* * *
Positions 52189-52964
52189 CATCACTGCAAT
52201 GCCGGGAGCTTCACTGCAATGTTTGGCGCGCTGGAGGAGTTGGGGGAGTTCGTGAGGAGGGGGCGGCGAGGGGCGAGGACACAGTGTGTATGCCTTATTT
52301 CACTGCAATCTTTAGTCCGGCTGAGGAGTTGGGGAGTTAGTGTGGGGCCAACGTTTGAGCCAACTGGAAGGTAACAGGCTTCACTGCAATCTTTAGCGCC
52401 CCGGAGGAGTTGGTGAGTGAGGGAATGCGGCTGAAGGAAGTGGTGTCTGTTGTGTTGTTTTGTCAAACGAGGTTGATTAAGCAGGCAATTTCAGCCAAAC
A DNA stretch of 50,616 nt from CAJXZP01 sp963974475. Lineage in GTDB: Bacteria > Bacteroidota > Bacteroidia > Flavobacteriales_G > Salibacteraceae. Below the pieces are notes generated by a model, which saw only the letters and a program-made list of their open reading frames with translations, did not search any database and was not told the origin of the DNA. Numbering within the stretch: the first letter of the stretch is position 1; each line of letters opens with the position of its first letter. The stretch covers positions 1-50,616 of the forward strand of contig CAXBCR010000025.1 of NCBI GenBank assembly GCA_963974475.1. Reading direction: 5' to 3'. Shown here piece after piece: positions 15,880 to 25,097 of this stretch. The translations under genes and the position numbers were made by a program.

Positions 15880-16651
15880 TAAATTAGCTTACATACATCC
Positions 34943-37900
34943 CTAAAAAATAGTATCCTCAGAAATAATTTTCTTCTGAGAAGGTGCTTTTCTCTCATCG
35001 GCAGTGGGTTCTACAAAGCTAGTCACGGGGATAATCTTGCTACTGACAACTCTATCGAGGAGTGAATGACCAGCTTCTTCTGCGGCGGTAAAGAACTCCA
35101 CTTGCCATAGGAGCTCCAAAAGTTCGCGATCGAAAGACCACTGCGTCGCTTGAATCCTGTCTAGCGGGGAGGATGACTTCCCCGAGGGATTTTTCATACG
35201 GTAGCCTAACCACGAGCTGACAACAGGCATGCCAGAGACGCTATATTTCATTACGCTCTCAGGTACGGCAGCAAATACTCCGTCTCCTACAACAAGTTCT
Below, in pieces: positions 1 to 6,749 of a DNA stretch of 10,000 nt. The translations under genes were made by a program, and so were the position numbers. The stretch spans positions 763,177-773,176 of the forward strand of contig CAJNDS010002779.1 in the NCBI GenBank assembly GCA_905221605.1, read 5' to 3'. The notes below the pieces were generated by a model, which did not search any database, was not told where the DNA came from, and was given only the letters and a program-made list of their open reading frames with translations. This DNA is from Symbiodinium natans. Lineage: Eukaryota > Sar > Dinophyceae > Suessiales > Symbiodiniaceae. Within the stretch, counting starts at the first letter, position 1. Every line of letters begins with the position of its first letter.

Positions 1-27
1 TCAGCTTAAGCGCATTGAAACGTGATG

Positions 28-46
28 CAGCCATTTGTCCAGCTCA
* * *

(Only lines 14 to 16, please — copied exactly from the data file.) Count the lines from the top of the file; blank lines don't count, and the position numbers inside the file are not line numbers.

Below, in pieces: positions 1 to 6,749 of a DNA stretch of 10,000 nt. The translations under genes were made by a program, and so were the position numbers. The stretch spans positions 763,177-773,176 of the forward strand of contig CAJNDS010002779.1 in the NCBI GenBank assembly GCA_905221605.1, read 5' to 3'. The notes below the pieces were generated by a model, which did not search any database, was not told where the DNA came from, and was given only the letters and a program-made list of their open reading frames with translations. This DNA is from Symbiodinium natans. Lineage: Eukaryota > Sar > Dinophyceae > Suessiales > Symbiodiniaceae. Within the stretch, counting starts at the first letter, position 1. Every line of letters begins with the position of its first letter.

Positions 1-27
1 TCAGCTTAAGCGCATTGAAACGTGATG